Now let’s upload a new entry to our KeePass database. Let’s say we are deploying an ESXi host and want to generate a random password and save it to our KeePass database. We will use the New-KeePassEntry cmdlet and specify our profile “LukeLab” that we set up earlier. We are also going to use our $password variable as the password profile that we want to use for the password complexity requirements. Then we get prompted for our Master Key password:

New-KeePassEntry -DatabaseProfileName LukeLab -Title 'ESXi1' -UserName root -KeePassPassword $password -KeePassEntryGroupPath Database/ESXi

Now, when we open up our password database we can see our new entry and a randomly generated password:

Updating A KeePass Password

Password rotating is now becoming a normal standard within IT. Security is bigger than ever and the need to change passwords every so often has become a necessity. Luckily, with KeePass and PowerShell, we can create scripts that automate the process of changing our ESXi host password and then update the new password in KeePass. We start by collecting the current KeePass entry into a variable by using the Get-KeePassEntry cmdlet:

$KeePassEntry = Get-KeePassEntry -KeePassEntryGroupPath Database/ESXi -Title "ESXi1" -DatabaseProfileName "LukeLab"

Next, we use the Update-KeePassEntry cmdlet to update the entry with a new password.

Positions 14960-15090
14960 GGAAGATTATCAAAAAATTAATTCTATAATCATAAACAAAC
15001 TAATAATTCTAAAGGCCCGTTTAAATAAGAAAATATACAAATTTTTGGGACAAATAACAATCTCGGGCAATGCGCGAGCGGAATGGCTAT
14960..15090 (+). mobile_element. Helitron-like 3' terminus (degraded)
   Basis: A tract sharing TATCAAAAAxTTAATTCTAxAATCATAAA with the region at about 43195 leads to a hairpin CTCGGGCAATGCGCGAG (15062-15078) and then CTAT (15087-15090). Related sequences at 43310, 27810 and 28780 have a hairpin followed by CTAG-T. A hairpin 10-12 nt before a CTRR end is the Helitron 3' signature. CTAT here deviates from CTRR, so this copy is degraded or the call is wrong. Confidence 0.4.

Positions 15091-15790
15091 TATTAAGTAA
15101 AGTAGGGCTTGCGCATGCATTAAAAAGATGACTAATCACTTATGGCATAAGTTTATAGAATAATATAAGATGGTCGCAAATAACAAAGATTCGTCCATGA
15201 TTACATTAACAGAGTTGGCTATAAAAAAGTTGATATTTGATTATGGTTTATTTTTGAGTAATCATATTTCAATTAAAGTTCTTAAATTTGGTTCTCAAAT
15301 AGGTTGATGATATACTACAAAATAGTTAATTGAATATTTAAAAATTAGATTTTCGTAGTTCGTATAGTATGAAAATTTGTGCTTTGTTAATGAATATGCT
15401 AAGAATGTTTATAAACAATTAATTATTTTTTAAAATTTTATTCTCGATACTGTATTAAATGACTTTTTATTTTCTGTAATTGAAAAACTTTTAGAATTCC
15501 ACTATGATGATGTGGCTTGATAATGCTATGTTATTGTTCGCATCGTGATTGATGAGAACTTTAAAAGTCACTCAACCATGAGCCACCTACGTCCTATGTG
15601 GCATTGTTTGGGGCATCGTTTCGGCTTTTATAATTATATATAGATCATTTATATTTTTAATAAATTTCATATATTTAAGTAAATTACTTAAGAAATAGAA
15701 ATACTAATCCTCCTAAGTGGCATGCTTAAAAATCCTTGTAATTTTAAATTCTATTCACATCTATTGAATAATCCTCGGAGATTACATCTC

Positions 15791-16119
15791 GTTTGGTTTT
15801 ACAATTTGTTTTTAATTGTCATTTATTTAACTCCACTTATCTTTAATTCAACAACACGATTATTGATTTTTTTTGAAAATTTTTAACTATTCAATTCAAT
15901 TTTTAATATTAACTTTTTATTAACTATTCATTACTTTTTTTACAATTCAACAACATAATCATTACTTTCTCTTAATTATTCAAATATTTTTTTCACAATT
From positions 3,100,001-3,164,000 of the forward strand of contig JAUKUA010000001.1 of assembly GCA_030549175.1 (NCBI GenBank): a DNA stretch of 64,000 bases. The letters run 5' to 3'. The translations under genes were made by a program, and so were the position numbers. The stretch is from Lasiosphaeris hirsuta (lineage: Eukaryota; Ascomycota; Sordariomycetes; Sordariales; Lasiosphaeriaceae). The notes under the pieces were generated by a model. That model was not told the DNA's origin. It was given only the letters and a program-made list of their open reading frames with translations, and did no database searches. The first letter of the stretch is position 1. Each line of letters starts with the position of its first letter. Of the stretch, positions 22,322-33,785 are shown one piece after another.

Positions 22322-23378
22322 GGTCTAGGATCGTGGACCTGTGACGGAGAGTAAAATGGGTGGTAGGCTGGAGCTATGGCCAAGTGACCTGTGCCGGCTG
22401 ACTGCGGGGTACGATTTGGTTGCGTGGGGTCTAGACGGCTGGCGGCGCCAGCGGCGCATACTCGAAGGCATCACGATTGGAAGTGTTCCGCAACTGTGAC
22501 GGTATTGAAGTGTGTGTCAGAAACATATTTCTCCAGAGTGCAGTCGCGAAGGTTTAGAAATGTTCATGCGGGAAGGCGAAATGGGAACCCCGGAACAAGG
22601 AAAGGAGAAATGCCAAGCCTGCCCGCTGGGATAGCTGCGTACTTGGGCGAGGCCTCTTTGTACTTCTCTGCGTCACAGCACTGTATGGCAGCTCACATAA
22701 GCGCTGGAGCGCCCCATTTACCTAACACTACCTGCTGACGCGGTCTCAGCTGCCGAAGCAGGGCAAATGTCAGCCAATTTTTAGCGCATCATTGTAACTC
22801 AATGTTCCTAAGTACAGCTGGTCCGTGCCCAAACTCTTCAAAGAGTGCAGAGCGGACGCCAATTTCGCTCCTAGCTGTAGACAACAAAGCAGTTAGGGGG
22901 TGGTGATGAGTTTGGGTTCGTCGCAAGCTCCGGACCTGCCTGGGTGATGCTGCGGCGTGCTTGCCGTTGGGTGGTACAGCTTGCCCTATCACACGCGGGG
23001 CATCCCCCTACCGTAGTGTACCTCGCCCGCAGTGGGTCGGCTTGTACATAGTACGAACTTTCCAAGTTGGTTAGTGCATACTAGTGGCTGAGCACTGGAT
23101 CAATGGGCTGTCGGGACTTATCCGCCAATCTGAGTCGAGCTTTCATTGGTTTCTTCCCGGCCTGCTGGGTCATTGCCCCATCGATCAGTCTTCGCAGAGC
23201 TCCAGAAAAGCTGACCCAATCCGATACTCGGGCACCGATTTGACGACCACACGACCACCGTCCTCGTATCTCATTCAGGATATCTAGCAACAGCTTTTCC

Update-KeePassEntry -Title 'ESXi1' -UserName root -KeePassPassword (New-KeePassPassword -UpperCase -LowerCase -Digits -SpecialCharacters -Length 10) -KeePassEntryGroupPath Database/ESXi -KeePassEntry $KeePassEntry -DatabaseProfileName 'LukeLab'

Now when we look at our password entry for ESXi1 we can see it has been updated with a new password:

Now let’s update our ESXi system by obtaining the secure string from the new Entry and changing the password on the ESXi Host.

We save our entry to a variable again:

$KeePassEntry = Get-KeePassEntry -KeePassEntryGroupPath Database/ESXi -Title "ESXi1" -DatabaseProfileName "LukeLab"

Now we have our password as a secure string. If we look at the properties using $keepassentry we can see the secure string object is there:

So now we can use this variable to create a credential object and pass that along to a script and change the ESXi password to this new password:

$newcreds = New-Object System.Management.Automation.PSCredential("Root",$keepassentry.password)


And, just to prove it, I can use the GetNetworkCredential method and show the decoded password is the same that is in our KeePass:


This is a very powerful module as it allows IT Pros to automate the way they manage and enter passwords. There are many more capabilities than the KeePass module allows us to do and the module author is expanding on more and more advanced features. This is an exciting time to be in IT where we are able to use an assortment of PowerShell modules to accomplish feats that were near impossible only a few years ago.

What about you? Do you see this being useful for your engineers? Have you used KeePass for password tracking before? Let us know in the comments section below!

Thanks for reading!

Get a 30-day trial of Altaro VM Backup for MSPs

Manage all your customer VM backups from a single cloud console, on a monthly subscription. Try Altaro VM Backup for MSPs for 30 days - no strings attached!

Share this post

Not a DOJO Member yet?

Join thousands of other IT pros and receive a weekly roundup email with the latest content & updates!

60 thoughts on "Building PowerShell Tools for MSPs: Automating KeePass"

Leave a comment

Your email address will not be published. Required fields are marked *